10 IGNATIAN PLACES
On coming from Manresa, Ignatius entered BARCELONA through the “Portal Nou” in the medieval wall, near the place where at present the “Arc de Triomf” stands. He walked along the “Carrer del Portal Nou” at the end of which several medieval arches still stand, coincided with Ancient Saint Augustine Square.
ANCIENT SAINT AUGUSTINE SQUARE
In the ‘Plaça Sant Agustí Vell’ a watering place for cattle can be found. The site and present layout are the same as the original, even if the old stones have disappeared.
Where the Carrer Carders (Carders St.) becomes Carrer Corders (Ropemakers St.) the Marcus Chapel can be found. It was built in 1166, according to the will of Bernardí Marcús, in which he commands his children-heirs to finish it. Before the gates of this chapel, those entering or leaving the town would make a stop either to ask for protection or to thank Our Lady of the Guide or ‘Mare de Déu de la Guia’ for a good trip.
This is ‘Plaça de la Llana’ where Agnes Pascual’s home was located. Here, Ignatius lodged during his three long stays in Barcelona, was on the “Carrer dels Cotoners” (Cotton Dealers Street). The opening of the “Carrer de la Princesa” (Princess Street) in the 19th century required its complete demolition. The room where Ignatius stayed was probably at the level of one flight up of the house presently on the corner of the street now called St. Ignatius Street.
CHURCH OF OUR LADY OF THE SEA
The ‘Basilica of Santa María del Mar’, a magnificent temple of Catalan Gothic architecture, was built from 1329 until 1383. Before the side door of the Basilica there is Mirallers street, on which Jerónimo Ardèvol lived, Ignacio’s Latin teacher. Currently the central nave is clear, which gives it the grandeur that characterizes, but in San Ignacio’s time it was occupied by a great chorus of wood.
The ‘Plaça de l’Ángel’ is close to the Basilica, towards Via Laietana on Argenteria street. At the beginning of the 20th century the Via Laietana was built and the Bòria street was cut. At n. 3 of this street was the Center for General Studies where Master Ardèvol would teach Ignatius.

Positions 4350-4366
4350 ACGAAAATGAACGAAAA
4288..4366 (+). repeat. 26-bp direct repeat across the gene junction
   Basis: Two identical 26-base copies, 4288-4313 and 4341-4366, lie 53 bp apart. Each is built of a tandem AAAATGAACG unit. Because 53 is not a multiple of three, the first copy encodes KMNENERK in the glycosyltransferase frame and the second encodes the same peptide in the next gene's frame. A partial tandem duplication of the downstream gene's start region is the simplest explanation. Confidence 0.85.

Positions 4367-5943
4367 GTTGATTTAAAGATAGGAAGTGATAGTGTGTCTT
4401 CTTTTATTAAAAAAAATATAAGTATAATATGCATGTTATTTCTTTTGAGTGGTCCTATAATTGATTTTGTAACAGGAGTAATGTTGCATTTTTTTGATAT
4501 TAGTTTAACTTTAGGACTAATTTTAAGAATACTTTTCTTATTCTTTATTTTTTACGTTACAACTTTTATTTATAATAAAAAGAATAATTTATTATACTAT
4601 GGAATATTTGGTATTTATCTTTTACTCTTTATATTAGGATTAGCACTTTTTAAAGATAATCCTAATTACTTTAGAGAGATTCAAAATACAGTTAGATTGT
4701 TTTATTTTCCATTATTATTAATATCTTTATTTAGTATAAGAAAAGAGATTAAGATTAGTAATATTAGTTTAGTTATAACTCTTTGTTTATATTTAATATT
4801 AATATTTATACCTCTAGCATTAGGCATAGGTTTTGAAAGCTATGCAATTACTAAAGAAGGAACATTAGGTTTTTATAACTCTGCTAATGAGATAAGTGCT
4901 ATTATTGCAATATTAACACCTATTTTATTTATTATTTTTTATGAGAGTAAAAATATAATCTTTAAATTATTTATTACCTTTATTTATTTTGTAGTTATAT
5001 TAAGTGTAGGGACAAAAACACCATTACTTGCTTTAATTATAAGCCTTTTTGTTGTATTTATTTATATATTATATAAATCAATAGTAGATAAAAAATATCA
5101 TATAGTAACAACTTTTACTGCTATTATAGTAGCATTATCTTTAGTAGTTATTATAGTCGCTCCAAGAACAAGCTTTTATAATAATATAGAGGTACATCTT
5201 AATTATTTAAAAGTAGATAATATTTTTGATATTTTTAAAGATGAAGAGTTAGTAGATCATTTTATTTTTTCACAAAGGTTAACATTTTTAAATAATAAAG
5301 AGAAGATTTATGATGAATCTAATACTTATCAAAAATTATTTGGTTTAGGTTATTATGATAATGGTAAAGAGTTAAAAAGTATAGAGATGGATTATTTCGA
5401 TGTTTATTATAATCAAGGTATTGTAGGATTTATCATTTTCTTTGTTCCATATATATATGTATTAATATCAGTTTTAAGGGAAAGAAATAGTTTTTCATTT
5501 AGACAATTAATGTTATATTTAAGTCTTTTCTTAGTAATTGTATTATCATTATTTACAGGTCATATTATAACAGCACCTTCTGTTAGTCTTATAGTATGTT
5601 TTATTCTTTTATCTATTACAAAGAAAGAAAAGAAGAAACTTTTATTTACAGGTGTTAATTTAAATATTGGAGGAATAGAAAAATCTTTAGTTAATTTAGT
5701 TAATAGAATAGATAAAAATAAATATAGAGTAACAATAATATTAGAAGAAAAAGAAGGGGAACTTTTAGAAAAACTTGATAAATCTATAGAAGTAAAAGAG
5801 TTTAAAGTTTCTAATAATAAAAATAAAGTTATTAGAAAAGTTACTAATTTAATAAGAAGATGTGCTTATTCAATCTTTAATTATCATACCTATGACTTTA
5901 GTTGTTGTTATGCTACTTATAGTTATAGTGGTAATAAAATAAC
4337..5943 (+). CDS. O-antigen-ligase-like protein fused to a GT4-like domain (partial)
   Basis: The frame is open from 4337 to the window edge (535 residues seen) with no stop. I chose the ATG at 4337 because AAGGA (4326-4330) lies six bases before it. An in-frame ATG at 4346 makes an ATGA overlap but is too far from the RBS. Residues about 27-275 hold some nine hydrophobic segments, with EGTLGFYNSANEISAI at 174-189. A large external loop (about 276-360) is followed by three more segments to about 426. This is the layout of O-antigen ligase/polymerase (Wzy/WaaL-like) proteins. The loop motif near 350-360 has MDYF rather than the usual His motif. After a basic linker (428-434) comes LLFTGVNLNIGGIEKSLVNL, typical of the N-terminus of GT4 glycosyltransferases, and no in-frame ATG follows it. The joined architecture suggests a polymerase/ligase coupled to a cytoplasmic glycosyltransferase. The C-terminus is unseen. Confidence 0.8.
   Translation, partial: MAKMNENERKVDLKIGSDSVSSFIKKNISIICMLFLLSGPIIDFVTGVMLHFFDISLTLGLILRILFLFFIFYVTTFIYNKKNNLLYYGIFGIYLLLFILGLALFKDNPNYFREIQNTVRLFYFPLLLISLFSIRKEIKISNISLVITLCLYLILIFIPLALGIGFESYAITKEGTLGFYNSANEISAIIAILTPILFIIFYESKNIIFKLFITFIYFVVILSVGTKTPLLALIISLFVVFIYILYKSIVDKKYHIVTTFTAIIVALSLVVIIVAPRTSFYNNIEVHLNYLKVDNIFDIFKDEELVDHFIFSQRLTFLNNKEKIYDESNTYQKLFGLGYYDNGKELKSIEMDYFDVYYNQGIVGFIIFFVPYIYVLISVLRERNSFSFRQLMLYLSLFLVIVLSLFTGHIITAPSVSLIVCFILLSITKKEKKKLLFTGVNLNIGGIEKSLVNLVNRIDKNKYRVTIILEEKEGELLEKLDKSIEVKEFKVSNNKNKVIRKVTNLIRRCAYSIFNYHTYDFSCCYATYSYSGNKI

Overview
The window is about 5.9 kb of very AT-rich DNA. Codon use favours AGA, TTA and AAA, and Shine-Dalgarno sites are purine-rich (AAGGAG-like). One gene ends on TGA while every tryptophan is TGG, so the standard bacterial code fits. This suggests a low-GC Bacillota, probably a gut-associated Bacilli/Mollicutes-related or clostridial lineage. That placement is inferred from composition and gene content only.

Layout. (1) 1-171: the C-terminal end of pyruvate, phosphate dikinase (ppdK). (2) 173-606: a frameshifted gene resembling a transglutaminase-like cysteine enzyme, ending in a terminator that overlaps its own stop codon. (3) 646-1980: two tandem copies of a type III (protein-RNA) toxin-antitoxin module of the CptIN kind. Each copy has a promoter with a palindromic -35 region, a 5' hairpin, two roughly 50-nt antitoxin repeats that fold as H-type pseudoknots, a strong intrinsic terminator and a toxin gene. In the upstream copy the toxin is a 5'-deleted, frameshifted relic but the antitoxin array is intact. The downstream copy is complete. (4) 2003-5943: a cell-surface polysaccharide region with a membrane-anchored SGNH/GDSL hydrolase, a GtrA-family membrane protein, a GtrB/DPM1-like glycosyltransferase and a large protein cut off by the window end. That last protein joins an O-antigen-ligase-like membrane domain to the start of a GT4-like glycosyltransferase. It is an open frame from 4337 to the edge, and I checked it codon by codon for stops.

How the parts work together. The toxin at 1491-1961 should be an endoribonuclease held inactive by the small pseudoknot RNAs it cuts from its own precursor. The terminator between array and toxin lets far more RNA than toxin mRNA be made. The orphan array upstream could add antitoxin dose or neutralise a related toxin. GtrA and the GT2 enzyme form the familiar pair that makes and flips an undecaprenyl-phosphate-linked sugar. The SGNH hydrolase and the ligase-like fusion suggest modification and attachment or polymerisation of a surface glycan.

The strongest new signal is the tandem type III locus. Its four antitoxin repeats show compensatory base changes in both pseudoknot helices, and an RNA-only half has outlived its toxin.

CHURCH OF THE MARTYR SAINTS
JUST AND SHEPHERD
The ‘Basilica dels Sants Màrtirs Just i Pastor’ was the place where Ignatius went to listen to a sermon in March 1523, before embarking for Jerusalem. Many of Ignatius’s meetings with prominent women of Barcelona, who helped him during his studies, were held here.
CHAPEL OF SAINT MARY OF THE PALACE
It was demolished in 1847 to build a series of bourgeois buildings by the Countess at the time, also known as former Palau del Temple. In addition to the Templar vestiges, the Chapel of Santa Maria de Palau keeps a small bench and two mattresses that were used by Ignatius during his stay in Barcelona, and most appreciated by its current Jesuit administrators.
THE CATHEDRAL OF THE HOLY
CROSS AND SAINT EULALIA
The ‘Seu’ is the Gothic Cathedral which houses the archbishopric of Barcelona. Under the presbytery of the church is the crypt of Saint Eulalia, which was finished in 1339. In Ignatius’ times this was the Blessed Sacrament Chapel, where he spent long hours of prayer.
HERMITAGE OF ST. CYPRIAN
During his first stay in Barcelona, when Ignatius looked for spiritual people to talk to, he visited the Vall d’Hebron Hieronymite Fathers at their hermitages in the Sant Genis dels Agudells mountain, around the village of Horta. This monastery was completely demolished during one of the many revolutions throughout the 19th century. However, the Hermitage of St. Cyprian still exists and it is called the ‘Ermita de Sant Cebrià d’Horta’.
JESUIT CHURCH OF THE SACRED HEART
From March 7, 1907 on, the truesword that Ignatius left at Montserrat, together with his dagger and sword belt, were kept in this church, although the last two elements disappeared very early on. Antoni Gaudi was President of the selection committee which had to decide who would design the vaulted niche. The sword, including its hilt where the sword guard is missing is 115 cm. long. Visibly apparent are the marks YY (Yñigo Yañez), that was Ignatius’ name before his conversion.